Bill to boost high school civics education clears Senate panel

florida education
The bill would offer additional civics education in high school.

Legislation that could encourage students to become more engaged in their communities sailed through the Senate Appropriations Subcommittee on Education Thursday.

Sen. Jeff Brandes’ bill (SB 918) would create a high school civics option for school districts to include a nonpartisan civic literacy project through their U.S. Government curriculum. That project would require students to identify an issue or problem in their community, research the problem and then develop strategies to address it.

The bill (HB 581) would give students the opportunity to supplement U.S. Government education through community service and real-life problem solving.

The vote in the bill’s second committee stop was unanimous. The House companion bill (HB 581,) sponsored by Rep. Ben Diamond, is currently scheduled for a House vote after making it through all of its committee hearings. 

The bills address a problem in Florida. U.S. Census Bureau data shows Florida is one of the least civically active states in the nation, ranking near the bottom nationwide in voter turnout in local elections as well as through attendance at public meetings or in membership in civic groups.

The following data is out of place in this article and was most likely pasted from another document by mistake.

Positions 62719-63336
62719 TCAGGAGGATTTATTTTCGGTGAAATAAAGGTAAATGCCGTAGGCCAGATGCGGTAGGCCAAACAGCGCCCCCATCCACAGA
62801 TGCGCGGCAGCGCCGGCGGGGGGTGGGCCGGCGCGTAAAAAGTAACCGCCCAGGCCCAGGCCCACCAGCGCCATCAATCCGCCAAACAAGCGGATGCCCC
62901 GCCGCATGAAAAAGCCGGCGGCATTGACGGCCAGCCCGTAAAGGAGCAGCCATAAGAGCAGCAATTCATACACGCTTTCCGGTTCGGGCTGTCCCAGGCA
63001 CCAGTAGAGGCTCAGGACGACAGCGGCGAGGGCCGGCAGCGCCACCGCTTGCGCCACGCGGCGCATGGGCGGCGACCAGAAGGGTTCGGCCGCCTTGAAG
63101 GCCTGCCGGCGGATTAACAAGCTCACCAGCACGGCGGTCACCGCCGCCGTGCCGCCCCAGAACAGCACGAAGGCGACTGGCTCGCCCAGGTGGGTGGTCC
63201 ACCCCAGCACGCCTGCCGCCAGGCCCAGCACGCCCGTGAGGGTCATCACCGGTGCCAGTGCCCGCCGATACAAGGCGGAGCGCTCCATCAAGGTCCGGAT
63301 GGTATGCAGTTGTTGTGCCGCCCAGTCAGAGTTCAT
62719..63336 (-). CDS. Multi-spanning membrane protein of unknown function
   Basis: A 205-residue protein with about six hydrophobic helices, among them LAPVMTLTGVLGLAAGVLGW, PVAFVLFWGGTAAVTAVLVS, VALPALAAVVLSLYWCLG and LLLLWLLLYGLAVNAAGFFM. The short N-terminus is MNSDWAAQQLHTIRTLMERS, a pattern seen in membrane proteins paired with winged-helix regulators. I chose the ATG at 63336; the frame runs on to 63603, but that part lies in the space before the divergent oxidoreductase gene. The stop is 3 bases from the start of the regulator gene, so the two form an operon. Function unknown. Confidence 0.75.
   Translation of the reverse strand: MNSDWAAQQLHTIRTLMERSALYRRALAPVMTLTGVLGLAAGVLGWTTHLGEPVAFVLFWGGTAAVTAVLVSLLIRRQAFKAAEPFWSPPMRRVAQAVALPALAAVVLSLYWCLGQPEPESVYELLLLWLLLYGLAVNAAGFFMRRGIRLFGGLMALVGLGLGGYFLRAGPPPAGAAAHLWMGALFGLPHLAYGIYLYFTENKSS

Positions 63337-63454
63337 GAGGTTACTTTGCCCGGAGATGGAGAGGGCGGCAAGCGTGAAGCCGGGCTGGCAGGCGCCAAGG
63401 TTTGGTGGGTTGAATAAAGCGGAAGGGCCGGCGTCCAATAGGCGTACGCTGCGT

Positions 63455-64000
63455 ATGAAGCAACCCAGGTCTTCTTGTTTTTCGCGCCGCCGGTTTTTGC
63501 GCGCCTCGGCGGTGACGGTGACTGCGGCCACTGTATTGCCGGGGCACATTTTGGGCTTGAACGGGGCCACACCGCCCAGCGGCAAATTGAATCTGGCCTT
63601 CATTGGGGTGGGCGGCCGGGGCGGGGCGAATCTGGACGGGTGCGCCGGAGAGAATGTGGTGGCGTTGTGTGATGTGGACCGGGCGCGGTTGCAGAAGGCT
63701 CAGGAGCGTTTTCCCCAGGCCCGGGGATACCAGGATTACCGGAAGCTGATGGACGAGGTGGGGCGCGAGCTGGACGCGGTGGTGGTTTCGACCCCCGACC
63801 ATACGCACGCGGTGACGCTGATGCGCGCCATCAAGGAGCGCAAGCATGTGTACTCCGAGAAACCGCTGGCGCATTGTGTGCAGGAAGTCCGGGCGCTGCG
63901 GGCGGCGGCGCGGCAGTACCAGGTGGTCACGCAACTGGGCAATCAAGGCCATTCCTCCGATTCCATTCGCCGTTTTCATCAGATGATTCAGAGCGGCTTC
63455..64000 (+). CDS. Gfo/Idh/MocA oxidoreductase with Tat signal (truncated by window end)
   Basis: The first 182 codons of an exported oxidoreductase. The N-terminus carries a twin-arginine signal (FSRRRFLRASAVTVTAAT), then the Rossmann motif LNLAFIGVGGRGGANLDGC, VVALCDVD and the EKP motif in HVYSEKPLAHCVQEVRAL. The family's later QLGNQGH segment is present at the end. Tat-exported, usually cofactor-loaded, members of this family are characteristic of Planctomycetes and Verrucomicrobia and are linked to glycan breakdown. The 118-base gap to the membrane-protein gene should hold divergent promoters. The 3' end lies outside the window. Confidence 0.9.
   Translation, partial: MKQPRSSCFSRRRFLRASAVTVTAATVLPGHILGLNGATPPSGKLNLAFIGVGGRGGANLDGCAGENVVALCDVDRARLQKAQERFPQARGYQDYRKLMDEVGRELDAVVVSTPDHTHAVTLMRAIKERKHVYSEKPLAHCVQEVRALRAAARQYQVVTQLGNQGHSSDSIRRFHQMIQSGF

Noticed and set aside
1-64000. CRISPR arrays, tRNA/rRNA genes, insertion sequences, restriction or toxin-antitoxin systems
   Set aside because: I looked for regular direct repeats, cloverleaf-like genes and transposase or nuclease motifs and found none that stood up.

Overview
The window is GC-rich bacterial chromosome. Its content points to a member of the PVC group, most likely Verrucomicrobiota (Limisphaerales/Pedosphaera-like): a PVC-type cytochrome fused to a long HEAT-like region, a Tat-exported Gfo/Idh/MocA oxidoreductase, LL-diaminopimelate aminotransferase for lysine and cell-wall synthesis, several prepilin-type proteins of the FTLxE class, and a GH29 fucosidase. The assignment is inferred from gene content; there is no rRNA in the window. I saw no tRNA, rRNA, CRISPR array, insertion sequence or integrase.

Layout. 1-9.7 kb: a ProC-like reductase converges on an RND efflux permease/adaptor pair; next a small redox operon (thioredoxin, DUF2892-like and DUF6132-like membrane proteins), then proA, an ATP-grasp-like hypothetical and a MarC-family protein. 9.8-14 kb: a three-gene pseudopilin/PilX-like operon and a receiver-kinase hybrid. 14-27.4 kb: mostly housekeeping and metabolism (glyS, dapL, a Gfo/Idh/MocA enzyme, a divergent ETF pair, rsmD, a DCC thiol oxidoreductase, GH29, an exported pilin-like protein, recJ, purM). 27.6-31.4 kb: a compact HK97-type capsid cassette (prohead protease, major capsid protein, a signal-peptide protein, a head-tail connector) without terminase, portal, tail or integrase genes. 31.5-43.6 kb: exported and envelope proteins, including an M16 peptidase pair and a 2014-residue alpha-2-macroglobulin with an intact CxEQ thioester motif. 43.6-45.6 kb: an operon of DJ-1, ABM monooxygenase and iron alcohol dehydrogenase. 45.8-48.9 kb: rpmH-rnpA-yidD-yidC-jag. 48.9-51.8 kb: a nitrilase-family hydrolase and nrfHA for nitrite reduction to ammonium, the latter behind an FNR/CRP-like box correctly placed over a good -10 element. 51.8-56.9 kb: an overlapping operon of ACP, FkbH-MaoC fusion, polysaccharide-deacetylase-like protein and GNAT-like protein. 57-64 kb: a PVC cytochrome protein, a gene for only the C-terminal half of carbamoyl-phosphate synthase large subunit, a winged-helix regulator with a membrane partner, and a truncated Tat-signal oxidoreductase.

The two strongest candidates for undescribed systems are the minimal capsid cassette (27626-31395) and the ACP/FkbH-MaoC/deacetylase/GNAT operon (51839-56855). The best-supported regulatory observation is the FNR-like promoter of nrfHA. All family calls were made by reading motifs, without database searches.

“Civic participation is fundamental to our American way of life, and our education system plays a central role in preparing young people to become informed and engaged citizens,” Diamond said last year. “This bill will help our students develop the skills they need to be active participants in the future of our communities.”

Community service hours completed through the proposed U.S. Government project could be applied toward students’ eligibility for the Bright Futures Scholarship.

The legislation would also allow participating schools to be designated “Freedom Schools.”

“Students have traditionally learned civics through textbooks and class discussions,” Diamond said last year. “Our bill is designed to supplement that work with real-world problem solving. By applying what has been taught in the classroom to issues that exist in the real world, students gain a greater understanding of how to solve problems in their community.”

Brandes’ bill will now go to the Senate Appropriations Committee.


Janelle Irwin Taylor contributed to this report.

Sarah Mueller

Sarah Mueller has extensive experience covering public policy. She earned her bachelor’s degree in journalism in 2010. She began her career covering local government in Texas, Georgia and Colorado. She returned to school in 2016 to earn a master’s degree in Public Affairs Reporting. Since then, she’s worked in public radio covering state politics in Illinois, Florida and Delaware. If you'd like to contact her, send an email to [email protected].


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